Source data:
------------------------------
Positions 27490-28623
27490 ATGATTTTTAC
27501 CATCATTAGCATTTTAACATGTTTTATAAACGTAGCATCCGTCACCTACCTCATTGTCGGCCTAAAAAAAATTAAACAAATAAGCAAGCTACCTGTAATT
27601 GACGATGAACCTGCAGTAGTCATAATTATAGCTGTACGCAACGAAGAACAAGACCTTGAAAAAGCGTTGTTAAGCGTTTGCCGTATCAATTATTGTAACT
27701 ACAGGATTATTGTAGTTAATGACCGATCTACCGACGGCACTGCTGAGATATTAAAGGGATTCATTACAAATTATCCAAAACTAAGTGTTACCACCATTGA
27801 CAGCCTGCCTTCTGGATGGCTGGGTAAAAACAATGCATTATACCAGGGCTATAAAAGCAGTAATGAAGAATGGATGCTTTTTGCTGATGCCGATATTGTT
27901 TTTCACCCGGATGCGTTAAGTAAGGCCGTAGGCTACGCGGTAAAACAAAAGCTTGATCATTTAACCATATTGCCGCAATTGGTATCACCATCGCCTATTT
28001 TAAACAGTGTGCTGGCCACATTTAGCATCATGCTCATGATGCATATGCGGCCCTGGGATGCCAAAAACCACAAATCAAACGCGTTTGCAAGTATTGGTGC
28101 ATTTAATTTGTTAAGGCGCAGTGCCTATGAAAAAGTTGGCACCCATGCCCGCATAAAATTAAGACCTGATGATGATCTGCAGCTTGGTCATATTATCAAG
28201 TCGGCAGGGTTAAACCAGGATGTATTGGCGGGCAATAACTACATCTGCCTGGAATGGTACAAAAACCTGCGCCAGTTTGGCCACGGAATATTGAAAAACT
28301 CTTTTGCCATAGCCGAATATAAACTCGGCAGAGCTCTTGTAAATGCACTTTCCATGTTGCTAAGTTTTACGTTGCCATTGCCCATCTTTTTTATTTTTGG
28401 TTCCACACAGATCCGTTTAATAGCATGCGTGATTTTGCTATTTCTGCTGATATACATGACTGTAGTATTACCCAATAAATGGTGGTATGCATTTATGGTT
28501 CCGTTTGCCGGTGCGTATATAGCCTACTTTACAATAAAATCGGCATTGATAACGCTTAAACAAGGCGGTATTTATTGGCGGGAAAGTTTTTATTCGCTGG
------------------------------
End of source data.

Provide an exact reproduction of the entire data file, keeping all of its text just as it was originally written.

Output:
Positions 27490-28623
27490 ATGATTTTTAC
27501 CATCATTAGCATTTTAACATGTTTTATAAACGTAGCATCCGTCACCTACCTCATTGTCGGCCTAAAAAAAATTAAACAAATAAGCAAGCTACCTGTAATT
27601 GACGATGAACCTGCAGTAGTCATAATTATAGCTGTACGCAACGAAGAACAAGACCTTGAAAAAGCGTTGTTAAGCGTTTGCCGTATCAATTATTGTAACT
27701 ACAGGATTATTGTAGTTAATGACCGATCTACCGACGGCACTGCTGAGATATTAAAGGGATTCATTACAAATTATCCAAAACTAAGTGTTACCACCATTGA
27801 CAGCCTGCCTTCTGGATGGCTGGGTAAAAACAATGCATTATACCAGGGCTATAAAAGCAGTAATGAAGAATGGATGCTTTTTGCTGATGCCGATATTGTT
27901 TTTCACCCGGATGCGTTAAGTAAGGCCGTAGGCTACGCGGTAAAACAAAAGCTTGATCATTTAACCATATTGCCGCAATTGGTATCACCATCGCCTATTT
28001 TAAACAGTGTGCTGGCCACATTTAGCATCATGCTCATGATGCATATGCGGCCCTGGGATGCCAAAAACCACAAATCAAACGCGTTTGCAAGTATTGGTGC
28101 ATTTAATTTGTTAAGGCGCAGTGCCTATGAAAAAGTTGGCACCCATGCCCGCATAAAATTAAGACCTGATGATGATCTGCAGCTTGGTCATATTATCAAG
28201 TCGGCAGGGTTAAACCAGGATGTATTGGCGGGCAATAACTACATCTGCCTGGAATGGTACAAAAACCTGCGCCAGTTTGGCCACGGAATATTGAAAAACT
28301 CTTTTGCCATAGCCGAATATAAACTCGGCAGAGCTCTTGTAAATGCACTTTCCATGTTGCTAAGTTTTACGTTGCCATTGCCCATCTTTTTTATTTTTGG
28401 TTCCACACAGATCCGTTTAATAGCATGCGTGATTTTGCTATTTCTGCTGATATACATGACTGTAGTATTACCCAATAAATGGTGGTATGCATTTATGGTT
28501 CCGTTTGCCGGTGCGTATATAGCCTACTTTACAATAAAATCGGCATTGATAACGCTTAAACAAGGCGGTATTTATTGGCGGGAAAGTTTTTATTCGCTGG